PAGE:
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New school budget may have only ‘minor tweaks,’ but Goedde says it’s a better process

Click below for a full report from AP reporters Hannah Furfaro and John Miller on the session-ending deal on the education budget, which includes the introduction of SB 1199 today, to let the House and Senate Education committees vet proposals on locally-directed teacher merit bonuses and technology pilot project grants. Even if the new school budget that gets set later this week ends up very similar to the Senate-rejected one, Senate Education Chairman John Goedde, R-Coeur d'Alene, said it'll come about through a better process. “Those 'no' votes weren't about where the money was going,” he said. “It was about allowing the process of changing our Idaho code to remain in germane committees, where the public gets involved and where the role of policy setting is supposed to start.”

The Joint Finance-Appropriations Committee actually held unprecedented public hearings the last two years, which drew hundreds of people from across the state to have their say on state spending issues. This year, the joint committee scheduled two such hearings, but then canceled them at the direction of legislative leaders. Goedde noted that the House and Senate Education committees then held their own “listening sessions,” “and people came with all kinds of issues and addressed the committee, and that's great.”


Idaho lawmakers reach deal on education budget
By HANNAH FURFARO and JOHN MILLER, Associated Press

BOISE, Idaho (AP) — Lawmakers reached a deal on a $1.3 billion public schools budget, clearing the way for the session to adjourn Thursday by agreeing to a 2014 spending plan with only modest changes from the one that failed on the Senate floor last week.

This new budget includes only minor tweaks to the original plan that lost out on an 18-17 vote. Those include adding several new conditions to two disputed funding measures, up to $21 million in teacher merit pay and $3 million in funding for pilot technology projects, contained within the package.

In addition, there's now a public hearing on the bill planned for Wednesday, a concession to members of the Senate Education Committee including its Chairman John Goedde, R-Coeur d'Alene, and Sen. Jim Patrick, R-Twin Falls, who had argued the previous version written by the Joint Finance-Appropriations Committee deviated from simply setting spending into setting policy.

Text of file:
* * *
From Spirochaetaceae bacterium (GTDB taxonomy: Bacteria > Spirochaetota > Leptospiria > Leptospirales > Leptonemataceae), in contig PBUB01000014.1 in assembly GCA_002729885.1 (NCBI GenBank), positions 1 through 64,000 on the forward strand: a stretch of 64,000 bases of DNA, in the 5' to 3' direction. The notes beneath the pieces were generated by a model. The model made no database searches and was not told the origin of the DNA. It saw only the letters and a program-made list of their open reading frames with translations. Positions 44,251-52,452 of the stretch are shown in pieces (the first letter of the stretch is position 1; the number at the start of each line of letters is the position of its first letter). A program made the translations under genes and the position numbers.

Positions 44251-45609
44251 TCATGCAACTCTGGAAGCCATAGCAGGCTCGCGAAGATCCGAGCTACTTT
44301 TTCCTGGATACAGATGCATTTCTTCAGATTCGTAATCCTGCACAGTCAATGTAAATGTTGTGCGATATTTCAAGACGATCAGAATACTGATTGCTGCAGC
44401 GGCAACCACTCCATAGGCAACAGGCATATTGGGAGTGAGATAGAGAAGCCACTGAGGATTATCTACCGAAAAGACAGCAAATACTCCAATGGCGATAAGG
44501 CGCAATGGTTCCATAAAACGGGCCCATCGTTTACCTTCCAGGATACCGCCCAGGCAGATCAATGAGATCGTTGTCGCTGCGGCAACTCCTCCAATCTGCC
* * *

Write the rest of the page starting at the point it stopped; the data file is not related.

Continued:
Patrick said he's not completely happy with the outcome, but he is satisfied his panel's authority has been restored.

“The problem was, JFAC doesn't set policy, they set spending,” he said, adding, “It's an improvement. It's not what I wanted.”

The new budget seeks to tighten up conditions in which merit pay will be awarded, by attempting to tie disbursal of the $21 million more closely to objective measures like student achievement.

As for new limits on the $3 million in pilot projects, grants will be awarded on a competitive basis for projects designed to last only one to two years; what's more, the cash will have to go to projects in multiple school districts, a condition added on fear that just a single district could apply for all of the money.

Some of the senators who helped kill the previous bill argue this new spending plan has many of the old one's problems: Dedicating too much state money to teacher salaries, rather than helping fund districts' other necessary costs.

In addition to the merit pay bonuses, for instance, the plan directs another $12 million to restore Idaho's system of funding teacher salaries that underwent a recessionary freeze in 2010 and 2011.

But Sen. Dean Mortimer, R-Idaho Falls and an Education Committee member, conceded Tuesday he was unable to cultivate sufficient support for broader changes he'd been seeking among key officials at the negotiating table.

They included House Education Chairman Reed DeMordaunt, R-Eagle, House Speaker Scott Bedke, R-Oakley, and Superintendent of Public Instruction Tom Luna.

Another Senate Education Committee member, Sen. Steve Thayn, R-Emmett, was more frank in his disappointment — and in his assessment of who came out on the losing end.

“The Senate got rolled,” Thayn said.

However, Idaho School Board Association Executive Director Karen Echeverria was pleased with the bill's final version, and Goedde said he had commitments from the Idaho Education Association teachers union to support the plan, as well.

Speaking to reporters, Luna said he listened to concerns of Mortimer and Thayn about redirecting salary money for discretionary spending like school operations, energy costs and insurance.

But in the end, Luna said, there just wasn't support for wholesale changes of the variety they wanted, pointing out the previous budget had a 15-5 vote in the Joint Finance-Appropriations Committee and a relatively easy 52-16 passage in the House.


Copyright 2013 The Associated Press.


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Betsy Z. Russell covers Idaho news from The Spokesman-Review's bureau in Boise.

Named best state-based political blog in Idaho for 2013 by The Fix

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